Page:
On June 14, the Army observes another birthday with the majority of its forces in war zones, on their way to the fight or recovering from another challenging tour on freedom's frontier. Dramatic progress is reported in Iraq and Afghanistan, and timetables for force reductions may reduce deployment requirements before another Army birthday rolls around. There's much to celebrate on this birthday: The Army remains strong, its soldiers and leaders are among the best to grace its ranks in its long, proud history, and the public's respect for our soldiers is unflagging.
The celebratory mood is tempered, however, by concerns over an uncertain future. Our politica] leaders agreed to "fund" the ongoing wars (and a number of other programs) primarily by increasing the deficit. The slow economic recovery has kept tax revenues relatively low, the deficit has grown alarmingly and our political leaders are now seeking major budget cuts. The Army's budget inevitably will be affected.
As the Army observed its birthday 20 years ago, similar budget reductions were on the horizon. The great Desert Storm victory was barely complete before political leaders came looking for a big "peace dividend." The Cold War had ended, a regional aggressor had been put back in his place, and many perceived a world in which the U.S. Army could be much smaller and much cheaper. Some reductions in end strength made sense - we no longer needed two full Army corps in Europe, and some paring back in the training base could be a natural accompaniment to sustaining a smaller force. Asking the question "How low can we go?" elicited plenty of disagreement, especially since the post-Cold War world turned out to be far less benign than we had hoped. The 1990s were marked by numerous deployments, and the challenges after 9/11 inevitably led to modest increases in the Army's strength.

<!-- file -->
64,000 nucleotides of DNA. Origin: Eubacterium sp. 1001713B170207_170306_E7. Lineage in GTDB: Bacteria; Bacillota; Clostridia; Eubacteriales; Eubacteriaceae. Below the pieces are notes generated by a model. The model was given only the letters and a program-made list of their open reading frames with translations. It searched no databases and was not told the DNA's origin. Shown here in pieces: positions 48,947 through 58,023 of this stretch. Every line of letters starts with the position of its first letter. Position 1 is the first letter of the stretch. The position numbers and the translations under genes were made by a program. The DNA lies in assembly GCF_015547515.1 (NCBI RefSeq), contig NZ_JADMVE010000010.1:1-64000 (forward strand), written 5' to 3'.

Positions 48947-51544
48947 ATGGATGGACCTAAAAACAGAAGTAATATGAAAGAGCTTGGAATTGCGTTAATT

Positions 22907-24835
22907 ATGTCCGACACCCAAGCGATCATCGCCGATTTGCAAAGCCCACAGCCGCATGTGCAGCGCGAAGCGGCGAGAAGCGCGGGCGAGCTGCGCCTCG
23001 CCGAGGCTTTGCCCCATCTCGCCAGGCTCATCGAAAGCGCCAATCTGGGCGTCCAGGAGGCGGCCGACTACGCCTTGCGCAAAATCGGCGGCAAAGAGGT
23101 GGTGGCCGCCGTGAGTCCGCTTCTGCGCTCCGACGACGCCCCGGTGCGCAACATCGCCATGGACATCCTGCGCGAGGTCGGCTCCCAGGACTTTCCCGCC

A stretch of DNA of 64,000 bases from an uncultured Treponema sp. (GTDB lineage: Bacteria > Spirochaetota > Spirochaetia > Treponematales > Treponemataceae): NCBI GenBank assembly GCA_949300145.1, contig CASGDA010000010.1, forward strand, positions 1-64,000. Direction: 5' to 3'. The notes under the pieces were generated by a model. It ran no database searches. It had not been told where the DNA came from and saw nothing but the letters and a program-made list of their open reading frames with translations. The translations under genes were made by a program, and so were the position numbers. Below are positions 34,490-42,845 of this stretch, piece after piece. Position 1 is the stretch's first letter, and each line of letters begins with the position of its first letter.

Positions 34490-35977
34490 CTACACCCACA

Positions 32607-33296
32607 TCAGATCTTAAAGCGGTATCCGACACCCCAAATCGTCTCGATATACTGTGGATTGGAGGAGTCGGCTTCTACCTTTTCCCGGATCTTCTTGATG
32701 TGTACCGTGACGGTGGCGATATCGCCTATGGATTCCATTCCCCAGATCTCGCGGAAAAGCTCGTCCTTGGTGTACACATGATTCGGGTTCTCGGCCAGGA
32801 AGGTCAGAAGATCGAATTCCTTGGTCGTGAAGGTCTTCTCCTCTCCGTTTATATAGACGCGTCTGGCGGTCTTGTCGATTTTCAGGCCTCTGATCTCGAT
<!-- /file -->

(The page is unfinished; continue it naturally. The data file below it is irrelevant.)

As war zone cornmitrnents decrease, we will witness the traditional debate over end-strength reductions. The savings that will come from shedding a few thousand soldiers, however, will not generate enough funds to keep the Army strong in its "postwar" world. Twenty years ago, the Army was coming out of a very short period of active operations that had negligible impact on the institutional Army -recruiting, the schools, the acquisition community, the depots and the major headquarters. …